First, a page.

Ruby is not a glamorous role, and very removed—superficially—from your sexy videogame avatar part in Jumanji. Is that also part of the appeal, and challenge, of a project like this?
It definitely is, because I think the image of the character is an extension of who they are inside. It’s a really useful way to explain to the audience who this person is, very quickly. I don’t really look at a role and think, “Oh, I could look totally different here.” But if I feel the character is totally different, then I know that’s going to manifest in a completely different look as well. It was also nice to play this role because, I mean, I literally didn’t wear any makeup. Not even makeup that’s meant to look like no makeup. There wasn’t a scrap on. There was something amazing and freeing about that.
Ruby is very childlike. Did you do anything in particular—research, or talking to people who’ve been in similar circumstances—to prepare for the part?
I spend ages preparing for roles—as long as I can get, from the moment I sign on until I’m doing it. It mainly starts with the script, and working within the realm of the piece. Then once I understand the person from all that information, I can, like a detective, start branching out to other things. I read a lot of psychology essays to try to understand what psychological conditions could exist if someone is working through this type of trauma. I’m looking for pieces that I can play, or use, within the character. And sometimes I’ll find this one key element that unlocks everything, and it’s like, “Oh, OK, this thing happened when she was 11 years old, and so she’s remained an 11-year-old for the rest of her life,” or something like that. It’s a lot of different types of research.
I imagine working on a small-scale film like this is a very collaborative experience. Did it help that your co-star, David Dastmalchian, was also the writer?
It certainly doesn’t hurt. What was so great about that was that he wasn’t precious about his writing. His writing was so good, but he was OK with me interpreting it in my way, because I’ll happily deliver it the way it was intended, but also I have other ideas for things. He was so supportive of that, and it was a huge collaboration. He’s such an incredible actor, and he felt like an actor on set, not a writer. He left that role behind, and was purely focused on playing this character, and helping me play mine. We bounced off of each other, and honestly didn’t know where we were going to end up, from scene to scene, because we were being so present, and listening to and helping each other, which was so cool.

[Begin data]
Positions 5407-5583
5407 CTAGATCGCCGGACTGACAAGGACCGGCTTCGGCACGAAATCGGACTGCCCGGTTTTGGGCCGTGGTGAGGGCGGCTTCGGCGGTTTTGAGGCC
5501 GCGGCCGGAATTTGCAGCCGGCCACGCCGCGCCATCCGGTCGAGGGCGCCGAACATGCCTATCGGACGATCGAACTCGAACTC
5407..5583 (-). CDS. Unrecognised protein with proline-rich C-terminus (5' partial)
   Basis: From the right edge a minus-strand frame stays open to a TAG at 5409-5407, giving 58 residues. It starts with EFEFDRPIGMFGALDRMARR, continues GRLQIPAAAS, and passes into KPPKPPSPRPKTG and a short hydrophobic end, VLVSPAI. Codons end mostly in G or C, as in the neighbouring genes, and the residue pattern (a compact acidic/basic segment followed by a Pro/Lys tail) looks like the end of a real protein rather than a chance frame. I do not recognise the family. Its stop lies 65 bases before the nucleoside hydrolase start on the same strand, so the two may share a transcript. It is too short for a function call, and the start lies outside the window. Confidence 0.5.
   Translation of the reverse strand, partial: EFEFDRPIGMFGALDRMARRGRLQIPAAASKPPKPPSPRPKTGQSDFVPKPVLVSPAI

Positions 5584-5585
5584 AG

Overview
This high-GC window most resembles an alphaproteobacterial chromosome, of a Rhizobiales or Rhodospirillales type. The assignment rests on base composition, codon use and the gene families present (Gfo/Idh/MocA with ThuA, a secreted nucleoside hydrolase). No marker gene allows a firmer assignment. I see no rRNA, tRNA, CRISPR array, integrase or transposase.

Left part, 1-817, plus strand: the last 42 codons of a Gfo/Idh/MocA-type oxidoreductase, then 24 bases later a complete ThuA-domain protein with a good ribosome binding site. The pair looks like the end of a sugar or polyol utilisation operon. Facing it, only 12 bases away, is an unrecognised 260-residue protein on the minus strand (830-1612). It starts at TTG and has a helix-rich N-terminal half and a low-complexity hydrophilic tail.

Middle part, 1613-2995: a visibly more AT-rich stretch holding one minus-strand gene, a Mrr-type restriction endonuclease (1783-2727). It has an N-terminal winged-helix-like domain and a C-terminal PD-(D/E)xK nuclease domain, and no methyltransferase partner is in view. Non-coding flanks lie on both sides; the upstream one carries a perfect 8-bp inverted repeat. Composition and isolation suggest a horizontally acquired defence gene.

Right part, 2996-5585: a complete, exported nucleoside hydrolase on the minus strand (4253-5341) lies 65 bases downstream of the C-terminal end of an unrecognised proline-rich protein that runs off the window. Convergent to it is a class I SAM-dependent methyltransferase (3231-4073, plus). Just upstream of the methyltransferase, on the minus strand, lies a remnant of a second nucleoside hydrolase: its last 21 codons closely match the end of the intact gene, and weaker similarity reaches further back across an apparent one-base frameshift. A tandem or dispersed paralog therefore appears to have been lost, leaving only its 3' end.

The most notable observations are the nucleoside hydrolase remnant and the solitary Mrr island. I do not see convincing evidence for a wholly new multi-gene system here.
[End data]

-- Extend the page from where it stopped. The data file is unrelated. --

The film’s climactic revelation casts its portrait of abuse in a surprising light. Was shooting some of the earlier material—including one intimate scene in particular—more difficult because you had to suggest a truth you couldn’t outright reveal?
What we both set out to do with that scene was to try to play it as realistically as possible. So it wasn’t thinking so much about not giving stuff away to the audience; it was more like, this is a messed-up situation, but why are we doing it, and how would they do it if this was real life? That’s all that really mattered. Keeping it truthful and sincere. It’s a very strange thing to figure out. That was something we had to discuss a lot—how would this moment play out.
It eventually becomes clear that Ruby is a victim of not only circumstance, but of a father figure—which is also true of Nebula. Was that similarity a coincidence, or did it come from a deliberate desire (especially in this #MeToo era) to focus on stories about abuse?
It certainly wasn’t something I was seeking out. I wasn’t actively looking for characters who have suffered abuse from their father figures; I think that’s just a coincidence. I’m looking for characters who I find complex and would find interesting to explore and play. But I do think it’s really important to show characters like that, because that stuff happens, unfortunately, in this world. And I don’t think we should shy away from showing that, especially if somebody might watch it and think, “I understand what I’ve been through a little better now.” I think that’s a really good thing.